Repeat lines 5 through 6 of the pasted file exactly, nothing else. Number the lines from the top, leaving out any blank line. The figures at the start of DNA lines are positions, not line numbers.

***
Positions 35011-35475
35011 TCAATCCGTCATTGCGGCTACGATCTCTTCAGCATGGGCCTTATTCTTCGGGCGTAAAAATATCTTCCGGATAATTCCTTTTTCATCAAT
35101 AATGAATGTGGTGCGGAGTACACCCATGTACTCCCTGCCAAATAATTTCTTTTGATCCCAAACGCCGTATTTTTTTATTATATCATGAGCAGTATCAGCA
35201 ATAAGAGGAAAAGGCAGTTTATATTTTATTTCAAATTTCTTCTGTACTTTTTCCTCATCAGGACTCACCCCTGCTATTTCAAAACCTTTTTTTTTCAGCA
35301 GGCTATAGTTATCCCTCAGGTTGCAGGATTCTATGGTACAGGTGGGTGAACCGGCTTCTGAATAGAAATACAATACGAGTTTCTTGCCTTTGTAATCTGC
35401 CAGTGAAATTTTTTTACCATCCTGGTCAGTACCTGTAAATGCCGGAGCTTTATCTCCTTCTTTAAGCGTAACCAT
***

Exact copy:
35301 GGCTATAGTTATCCCTCAGGTTGCAGGATTCTATGGTACAGGTGGGTGAACCGGCTTCTGAATAGAAATACAATACGAGTTTCTTGCCTTTGTAATCTGC
35401 CAGTGAAATTTTTTTACCATCCTGGTCAGTACCTGTAAATGCCGGAGCTTTATCTCCTTCTTTAAGCGTAACCAT